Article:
Empowerment has become a common expression in our lives today. It dominates conversations in international gatherings that seek development for people and nations. And for women, empowerment is viewed as an important tool that can make a significant difference between ordinary women and achieving women.
As part of marking International Women’s Day 2020, ExLA Group and the Young African Women Congress fraternity seek to explore the various perceptions and perspectives of empowerment and where to strike a balance in order not to be imposing but rather inspiring.
According to the dictionary, empowerment is “the process of becoming stronger and more confident, especially in controlling one’s life and claiming one’s rights”. This definition reveals the fact that the human race is enthralled by external circumstances which directly or indirectly influence its inner drive or lethargy to take specific actions. The freedom to make choices is confined in a community of accepted ways of engagement. While many things have changed while the world evolves, individuals still must make choices which they consider beneficial or important to them.
Nonetheless, it is also important for individuals to consider how their choices affect others and influence the environment in which they flaunt their power of choice. Human beings are social beings.
Empowerment may dwell on having a bit more of self-worth, confidence and assertiveness or even being more productive in one’s space of engagement. Most importantly, however, improving one’s life in the name of empowerment must be accompanied by accountability. Being accountable means taking responsibility for your actions and inactions and considering the common good rather than just the individual self-gratification. It involves taking a further step to improve other people who may not have the privilege you enjoy.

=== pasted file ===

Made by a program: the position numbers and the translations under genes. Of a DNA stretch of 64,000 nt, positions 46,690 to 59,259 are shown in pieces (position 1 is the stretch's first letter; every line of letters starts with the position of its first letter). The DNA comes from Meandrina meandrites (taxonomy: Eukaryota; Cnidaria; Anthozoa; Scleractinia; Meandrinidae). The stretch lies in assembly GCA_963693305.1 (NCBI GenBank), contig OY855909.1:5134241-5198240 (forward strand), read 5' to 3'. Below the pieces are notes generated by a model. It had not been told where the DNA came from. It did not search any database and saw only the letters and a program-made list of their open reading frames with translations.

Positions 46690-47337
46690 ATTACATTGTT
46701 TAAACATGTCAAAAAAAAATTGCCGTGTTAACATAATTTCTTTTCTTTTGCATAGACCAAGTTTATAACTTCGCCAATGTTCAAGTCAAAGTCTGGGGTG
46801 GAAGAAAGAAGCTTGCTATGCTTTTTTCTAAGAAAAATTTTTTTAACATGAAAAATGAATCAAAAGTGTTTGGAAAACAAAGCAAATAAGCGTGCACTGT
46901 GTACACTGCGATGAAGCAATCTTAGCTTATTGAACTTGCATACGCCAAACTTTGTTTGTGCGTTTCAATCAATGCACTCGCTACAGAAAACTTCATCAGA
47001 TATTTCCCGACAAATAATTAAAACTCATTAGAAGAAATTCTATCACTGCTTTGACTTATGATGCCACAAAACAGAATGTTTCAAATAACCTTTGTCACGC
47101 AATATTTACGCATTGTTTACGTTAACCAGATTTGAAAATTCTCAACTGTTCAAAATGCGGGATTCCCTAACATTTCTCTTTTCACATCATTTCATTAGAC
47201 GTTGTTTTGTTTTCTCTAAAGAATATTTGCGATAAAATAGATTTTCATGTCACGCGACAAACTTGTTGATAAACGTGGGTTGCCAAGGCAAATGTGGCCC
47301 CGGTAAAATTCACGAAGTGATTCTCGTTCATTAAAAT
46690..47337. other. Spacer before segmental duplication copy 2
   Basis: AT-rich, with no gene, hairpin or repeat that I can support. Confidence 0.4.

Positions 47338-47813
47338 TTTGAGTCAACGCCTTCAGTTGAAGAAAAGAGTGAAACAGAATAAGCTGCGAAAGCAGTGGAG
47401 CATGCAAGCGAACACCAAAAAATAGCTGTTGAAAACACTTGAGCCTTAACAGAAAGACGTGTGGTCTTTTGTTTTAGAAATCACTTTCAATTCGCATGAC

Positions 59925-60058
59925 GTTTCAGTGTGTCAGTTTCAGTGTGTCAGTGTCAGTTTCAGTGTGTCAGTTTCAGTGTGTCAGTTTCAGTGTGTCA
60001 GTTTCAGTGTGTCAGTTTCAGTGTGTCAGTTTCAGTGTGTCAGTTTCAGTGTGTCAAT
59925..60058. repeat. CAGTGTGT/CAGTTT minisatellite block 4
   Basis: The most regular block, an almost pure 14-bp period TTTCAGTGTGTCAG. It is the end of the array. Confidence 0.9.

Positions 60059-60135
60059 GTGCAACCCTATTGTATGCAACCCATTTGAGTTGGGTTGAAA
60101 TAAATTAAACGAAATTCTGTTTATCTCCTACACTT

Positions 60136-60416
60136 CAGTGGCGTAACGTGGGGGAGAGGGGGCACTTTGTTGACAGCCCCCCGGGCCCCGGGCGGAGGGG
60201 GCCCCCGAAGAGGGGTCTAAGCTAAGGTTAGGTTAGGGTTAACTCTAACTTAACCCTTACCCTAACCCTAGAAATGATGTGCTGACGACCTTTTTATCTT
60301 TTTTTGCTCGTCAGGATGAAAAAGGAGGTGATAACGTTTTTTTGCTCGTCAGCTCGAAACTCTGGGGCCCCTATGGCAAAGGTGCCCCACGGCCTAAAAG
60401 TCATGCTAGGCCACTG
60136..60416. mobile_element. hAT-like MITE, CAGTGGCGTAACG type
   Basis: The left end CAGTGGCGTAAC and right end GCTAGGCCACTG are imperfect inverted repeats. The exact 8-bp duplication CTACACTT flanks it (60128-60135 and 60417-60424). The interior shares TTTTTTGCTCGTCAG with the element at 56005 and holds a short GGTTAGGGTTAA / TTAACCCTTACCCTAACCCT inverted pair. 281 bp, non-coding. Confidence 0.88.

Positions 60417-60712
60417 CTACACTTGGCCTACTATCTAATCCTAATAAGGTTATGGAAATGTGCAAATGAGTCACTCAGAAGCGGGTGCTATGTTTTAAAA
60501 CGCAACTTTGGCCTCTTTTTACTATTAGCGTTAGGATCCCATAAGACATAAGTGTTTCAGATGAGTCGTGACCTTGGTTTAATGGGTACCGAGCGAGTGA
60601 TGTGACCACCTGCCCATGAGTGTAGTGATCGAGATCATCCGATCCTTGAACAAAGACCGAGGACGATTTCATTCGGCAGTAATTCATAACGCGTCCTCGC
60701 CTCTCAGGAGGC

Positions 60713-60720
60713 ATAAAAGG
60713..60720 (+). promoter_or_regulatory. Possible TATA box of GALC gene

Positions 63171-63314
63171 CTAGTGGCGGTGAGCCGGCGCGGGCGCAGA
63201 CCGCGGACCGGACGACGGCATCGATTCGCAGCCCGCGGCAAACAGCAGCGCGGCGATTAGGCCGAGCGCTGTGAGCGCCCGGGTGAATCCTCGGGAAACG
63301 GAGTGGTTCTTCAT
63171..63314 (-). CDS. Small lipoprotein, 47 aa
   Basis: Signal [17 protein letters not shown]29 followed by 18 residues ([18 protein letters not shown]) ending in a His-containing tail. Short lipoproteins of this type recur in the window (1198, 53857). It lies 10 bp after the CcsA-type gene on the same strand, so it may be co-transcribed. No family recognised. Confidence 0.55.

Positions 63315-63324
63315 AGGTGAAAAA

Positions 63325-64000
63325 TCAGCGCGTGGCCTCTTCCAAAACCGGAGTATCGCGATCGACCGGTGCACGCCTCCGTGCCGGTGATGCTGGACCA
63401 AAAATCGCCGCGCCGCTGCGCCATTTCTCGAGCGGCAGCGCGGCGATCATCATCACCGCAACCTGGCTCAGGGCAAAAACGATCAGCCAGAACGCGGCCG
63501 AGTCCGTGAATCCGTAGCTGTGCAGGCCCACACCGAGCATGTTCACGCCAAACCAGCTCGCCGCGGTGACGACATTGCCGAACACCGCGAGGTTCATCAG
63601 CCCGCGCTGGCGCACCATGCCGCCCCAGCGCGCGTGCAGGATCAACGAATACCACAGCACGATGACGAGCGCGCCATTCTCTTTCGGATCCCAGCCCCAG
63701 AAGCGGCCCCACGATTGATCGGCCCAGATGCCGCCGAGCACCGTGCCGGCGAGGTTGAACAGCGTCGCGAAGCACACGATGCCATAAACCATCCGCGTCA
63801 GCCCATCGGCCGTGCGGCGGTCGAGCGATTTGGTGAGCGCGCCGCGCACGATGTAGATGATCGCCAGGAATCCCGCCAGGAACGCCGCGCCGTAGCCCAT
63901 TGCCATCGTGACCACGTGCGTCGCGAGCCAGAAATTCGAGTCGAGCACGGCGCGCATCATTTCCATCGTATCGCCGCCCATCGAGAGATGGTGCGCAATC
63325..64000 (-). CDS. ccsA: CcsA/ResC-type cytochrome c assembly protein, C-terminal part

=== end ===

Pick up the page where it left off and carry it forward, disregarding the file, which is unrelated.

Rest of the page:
And this is directly linked with our stern belief that “empowerment is not a destination but a journey, with detours that depend on each individual’s circumstances and opportunities. However, we recognise that tools can be provided to the disadvantaged and disenfranchised, and the environment can be made friendlier for the less privileged so that they can enjoy, participate and contribute to development in equal measure to the advantaged.
We therefore join the world to declare #EachforEqual, giving credence to the African woman, to reconsider what empowerment means, for her personal advancement, as well as her contributions towards other women’s development and hope for a better continent.
What is your empowerment?
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